What is Middle Class income in Texas? (Income Calculator)

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What is Middle Class?

Defining the middle class can be tricky. Generally, it refers to the group of people between the upper and lower classes. Think of professionals, skilled workers, and business owners. In the US, households often fall into the middle-class category if they earn between 75% and 200% of the national median income.

But here’s the thing: what’s considered “middle class” changes depending on where you live. Cost of living, average incomes, and the overall economy all play a role. So, that middle-class income range in one state might look completely different in another.

What is Middle-Class Income in Texas?

How much you should make a year to be considered as a middle class in Texas, take a clear look at the income levels that define the middle class in the state. For families in Texas, being part of the middle class means earning between $44,975 and $170,782 annually, depending on family size. This article provides a detailed picture of these income ranges for different family sizes, from two-person households to families of four.

Here’s a Quick Guide for Every Family Size: 

Family Size:Income Range:
2-person family:$44,975 to $134,254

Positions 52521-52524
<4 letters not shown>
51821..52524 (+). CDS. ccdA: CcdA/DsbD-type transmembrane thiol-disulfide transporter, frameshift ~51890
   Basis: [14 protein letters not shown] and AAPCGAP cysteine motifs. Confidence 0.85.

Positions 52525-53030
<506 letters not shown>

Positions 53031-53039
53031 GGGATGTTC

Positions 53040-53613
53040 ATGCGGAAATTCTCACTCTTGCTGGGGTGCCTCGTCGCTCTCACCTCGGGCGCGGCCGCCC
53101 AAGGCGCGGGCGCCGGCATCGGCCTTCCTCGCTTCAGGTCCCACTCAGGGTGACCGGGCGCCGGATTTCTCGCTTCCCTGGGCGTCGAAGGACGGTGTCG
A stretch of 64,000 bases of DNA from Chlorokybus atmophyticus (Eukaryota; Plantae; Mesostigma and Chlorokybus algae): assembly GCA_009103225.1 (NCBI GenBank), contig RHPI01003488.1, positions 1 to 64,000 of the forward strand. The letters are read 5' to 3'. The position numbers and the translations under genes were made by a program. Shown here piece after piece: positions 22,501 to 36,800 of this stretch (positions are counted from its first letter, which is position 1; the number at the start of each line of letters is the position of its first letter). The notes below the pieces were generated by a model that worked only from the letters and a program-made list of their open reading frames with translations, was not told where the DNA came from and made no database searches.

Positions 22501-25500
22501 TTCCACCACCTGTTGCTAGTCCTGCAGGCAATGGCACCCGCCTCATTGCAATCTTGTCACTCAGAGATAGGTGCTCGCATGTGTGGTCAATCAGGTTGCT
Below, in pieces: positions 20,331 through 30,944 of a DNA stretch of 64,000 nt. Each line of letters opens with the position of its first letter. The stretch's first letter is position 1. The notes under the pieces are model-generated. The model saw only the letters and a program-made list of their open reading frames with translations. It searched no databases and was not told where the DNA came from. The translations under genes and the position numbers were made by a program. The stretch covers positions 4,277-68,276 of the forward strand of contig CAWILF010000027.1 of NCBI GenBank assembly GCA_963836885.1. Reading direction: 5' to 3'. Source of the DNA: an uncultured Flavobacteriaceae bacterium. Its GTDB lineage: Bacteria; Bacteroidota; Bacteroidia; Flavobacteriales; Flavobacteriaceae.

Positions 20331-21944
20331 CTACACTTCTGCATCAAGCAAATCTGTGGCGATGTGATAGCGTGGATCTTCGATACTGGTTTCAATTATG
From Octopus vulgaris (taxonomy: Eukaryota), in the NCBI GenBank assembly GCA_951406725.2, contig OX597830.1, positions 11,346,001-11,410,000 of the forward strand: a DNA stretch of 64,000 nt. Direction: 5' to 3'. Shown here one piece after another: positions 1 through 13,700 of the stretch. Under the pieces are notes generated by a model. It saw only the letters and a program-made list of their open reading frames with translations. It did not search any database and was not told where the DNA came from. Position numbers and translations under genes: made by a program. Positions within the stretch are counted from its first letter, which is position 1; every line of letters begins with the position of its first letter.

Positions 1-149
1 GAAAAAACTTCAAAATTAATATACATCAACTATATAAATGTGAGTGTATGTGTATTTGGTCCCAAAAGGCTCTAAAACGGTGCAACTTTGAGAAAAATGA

3-person family:$49,410 to $147,494
4-person family:$57,212 to $170,782

Source: GoBankingRates

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What is Median Income in Texas?

According to data from justice.gov, This table below provides a breakdown of the median income for families ranging from one to four members in Texas.

Family SizeMedian Income Range
1-person family:$55,441
2-person family:$74,636
3-person family:$80,733
4-person family:$93,386
Note: Each individual beyond a four-person family, an extra $9,900 is considered.

The latest figures from the US Census Bureau show that the median household income in Texas sits at $73,035. This means that half of Texas households bring in less than this amount, and the other half brings in more. In comparison, the per capita income in Texas is $37,514. It’s worth noting that 14.0% of Texans live below the poverty line.

Looking at neighboring New Mexico, we see a slightly different economic picture. The median household income there is lower at $58,722, and the per capita income is also lower at $32,667. New Mexico also has a higher poverty rate of 17.6%. This comparison highlights the economic variations that can exist between neighboring states.

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